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MUSCADINE TIME

04 Sep

    We got up this morning and drove down to Hot Springsto visit Nicole’s parents and spend the day. Nicole’s father started a while back to make wine and has gotten really good at it. He was ready to start a new batch and decided to do another muscadine wine. Now many of you may be familiar with Muscadine wine. It’s an Arkansas trademark but a lot of people tend to not kike it because of the intense sweetness. The muscadine grapes are very sweet by themselves but many of the local wines out there have so much sugar that are added to them it can be a bit overwhelming. This is not the same as homemade muscadine wine. Some sugar is added, like in any wine, but in a homemade batch, the wine relies more on the grapes natural sweetness than the added sugar. And it is goooooood! The other interesting thing about muscadines are they are native to Arkansas and much of the southeast and can often found growing wild in the woods. They’re kind of like a grape on steroids. They taste similar but are bigger and have a thick tough skin. But they’re really sweet and I think I ate as many as I picked. One for the bucket, one for me, One for the bucket, one for me ….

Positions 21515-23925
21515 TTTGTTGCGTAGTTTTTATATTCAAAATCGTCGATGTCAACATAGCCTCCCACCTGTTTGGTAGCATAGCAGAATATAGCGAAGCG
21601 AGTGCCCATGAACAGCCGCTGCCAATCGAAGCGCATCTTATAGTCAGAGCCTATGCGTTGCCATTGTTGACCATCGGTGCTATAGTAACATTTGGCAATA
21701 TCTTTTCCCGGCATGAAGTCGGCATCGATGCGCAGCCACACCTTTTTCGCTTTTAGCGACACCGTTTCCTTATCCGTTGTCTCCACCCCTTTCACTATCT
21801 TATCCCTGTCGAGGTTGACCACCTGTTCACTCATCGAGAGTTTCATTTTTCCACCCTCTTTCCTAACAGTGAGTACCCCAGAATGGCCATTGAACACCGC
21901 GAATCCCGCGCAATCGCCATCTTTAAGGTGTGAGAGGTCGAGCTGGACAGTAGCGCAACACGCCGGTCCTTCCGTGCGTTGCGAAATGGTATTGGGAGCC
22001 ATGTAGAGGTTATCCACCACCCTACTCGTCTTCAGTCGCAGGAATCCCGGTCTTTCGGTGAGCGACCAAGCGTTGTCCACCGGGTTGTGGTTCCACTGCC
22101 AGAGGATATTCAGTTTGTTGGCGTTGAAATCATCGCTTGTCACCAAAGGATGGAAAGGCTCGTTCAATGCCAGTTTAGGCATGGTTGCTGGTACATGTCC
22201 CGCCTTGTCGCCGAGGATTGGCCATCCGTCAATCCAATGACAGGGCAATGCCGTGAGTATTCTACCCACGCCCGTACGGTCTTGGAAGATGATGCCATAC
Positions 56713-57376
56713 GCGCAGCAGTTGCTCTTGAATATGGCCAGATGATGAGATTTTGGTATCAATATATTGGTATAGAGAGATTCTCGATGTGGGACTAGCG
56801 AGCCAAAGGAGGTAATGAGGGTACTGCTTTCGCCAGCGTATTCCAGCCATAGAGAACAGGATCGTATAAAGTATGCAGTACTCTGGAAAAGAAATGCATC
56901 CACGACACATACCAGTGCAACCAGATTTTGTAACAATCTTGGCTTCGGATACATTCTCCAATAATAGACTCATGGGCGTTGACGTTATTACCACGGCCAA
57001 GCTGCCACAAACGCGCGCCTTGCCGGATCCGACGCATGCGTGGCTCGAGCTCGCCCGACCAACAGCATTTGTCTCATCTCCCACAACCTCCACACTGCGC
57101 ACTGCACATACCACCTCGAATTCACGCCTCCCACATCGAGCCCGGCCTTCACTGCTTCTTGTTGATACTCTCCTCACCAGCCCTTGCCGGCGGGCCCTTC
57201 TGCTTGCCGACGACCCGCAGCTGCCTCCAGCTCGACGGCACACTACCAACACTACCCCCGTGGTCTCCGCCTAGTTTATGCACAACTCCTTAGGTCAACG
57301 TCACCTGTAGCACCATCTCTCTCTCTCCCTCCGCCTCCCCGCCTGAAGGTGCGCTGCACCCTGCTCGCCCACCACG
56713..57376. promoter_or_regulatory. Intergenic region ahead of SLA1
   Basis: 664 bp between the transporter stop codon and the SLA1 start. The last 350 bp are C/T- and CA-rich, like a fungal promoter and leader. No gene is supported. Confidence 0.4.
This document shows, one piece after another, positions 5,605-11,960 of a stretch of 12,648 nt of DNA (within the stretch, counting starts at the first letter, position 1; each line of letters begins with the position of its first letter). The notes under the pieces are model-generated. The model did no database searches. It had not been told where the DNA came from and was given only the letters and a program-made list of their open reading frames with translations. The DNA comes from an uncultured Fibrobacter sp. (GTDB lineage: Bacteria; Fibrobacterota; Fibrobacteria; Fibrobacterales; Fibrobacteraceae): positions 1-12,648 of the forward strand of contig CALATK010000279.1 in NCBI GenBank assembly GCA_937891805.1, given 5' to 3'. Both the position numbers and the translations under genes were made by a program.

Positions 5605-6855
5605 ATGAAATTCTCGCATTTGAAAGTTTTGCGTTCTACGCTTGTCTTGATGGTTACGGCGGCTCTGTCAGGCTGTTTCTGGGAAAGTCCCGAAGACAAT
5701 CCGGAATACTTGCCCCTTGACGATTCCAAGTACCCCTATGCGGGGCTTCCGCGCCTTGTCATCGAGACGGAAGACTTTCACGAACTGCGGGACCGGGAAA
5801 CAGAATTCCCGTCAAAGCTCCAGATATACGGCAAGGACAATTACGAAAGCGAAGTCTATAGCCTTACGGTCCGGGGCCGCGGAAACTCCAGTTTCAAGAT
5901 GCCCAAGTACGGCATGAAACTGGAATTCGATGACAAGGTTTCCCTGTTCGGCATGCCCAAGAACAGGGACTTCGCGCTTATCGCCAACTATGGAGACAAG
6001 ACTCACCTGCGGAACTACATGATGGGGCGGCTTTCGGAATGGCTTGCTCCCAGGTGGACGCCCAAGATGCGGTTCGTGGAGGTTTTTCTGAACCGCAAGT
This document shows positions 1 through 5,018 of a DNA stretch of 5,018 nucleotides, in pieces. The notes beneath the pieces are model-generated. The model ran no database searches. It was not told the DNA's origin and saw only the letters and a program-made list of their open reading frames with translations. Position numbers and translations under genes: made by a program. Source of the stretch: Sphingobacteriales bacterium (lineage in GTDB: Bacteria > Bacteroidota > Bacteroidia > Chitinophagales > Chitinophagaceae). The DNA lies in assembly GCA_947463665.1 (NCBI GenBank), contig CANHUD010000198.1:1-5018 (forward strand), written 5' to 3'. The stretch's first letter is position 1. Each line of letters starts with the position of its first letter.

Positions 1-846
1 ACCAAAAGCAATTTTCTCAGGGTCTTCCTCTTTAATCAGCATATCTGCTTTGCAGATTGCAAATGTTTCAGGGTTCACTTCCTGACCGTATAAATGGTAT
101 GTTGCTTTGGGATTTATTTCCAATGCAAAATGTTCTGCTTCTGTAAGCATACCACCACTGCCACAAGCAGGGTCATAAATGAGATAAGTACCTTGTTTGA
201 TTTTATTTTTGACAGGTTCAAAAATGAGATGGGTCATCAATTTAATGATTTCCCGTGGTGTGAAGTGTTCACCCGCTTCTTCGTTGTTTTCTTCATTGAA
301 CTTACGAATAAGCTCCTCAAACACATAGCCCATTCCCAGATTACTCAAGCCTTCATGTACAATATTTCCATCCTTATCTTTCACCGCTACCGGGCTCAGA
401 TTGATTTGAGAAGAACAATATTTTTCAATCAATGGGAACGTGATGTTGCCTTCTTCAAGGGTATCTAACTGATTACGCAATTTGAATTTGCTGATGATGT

The first step to muscadine wine is finding some muscadines.
Luckily we knew a place.

     West of town, just south of Nicole’s parent’s house is a
little house that has a great muscadine vineyard in the front yard. They have
the large and small dark variety and a golden bronze variety as well. The people who live there now are pretty open to anyone coming out an picking as much as they want for 5 bucks a gallon. They leave some gallon buckets on the porch for people to use.

    We picked 11 gallons, 5 of the golden ones, 5 of the small dark red ones and 6 of the large dark reds ones. 5 gallons of grapes makes a 5 gallon batch of wine. And I picked an extra gallon to take home to my mom.

Muscadines! Yum!

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Posted by on September 4, 2011 in Hot Springs

 

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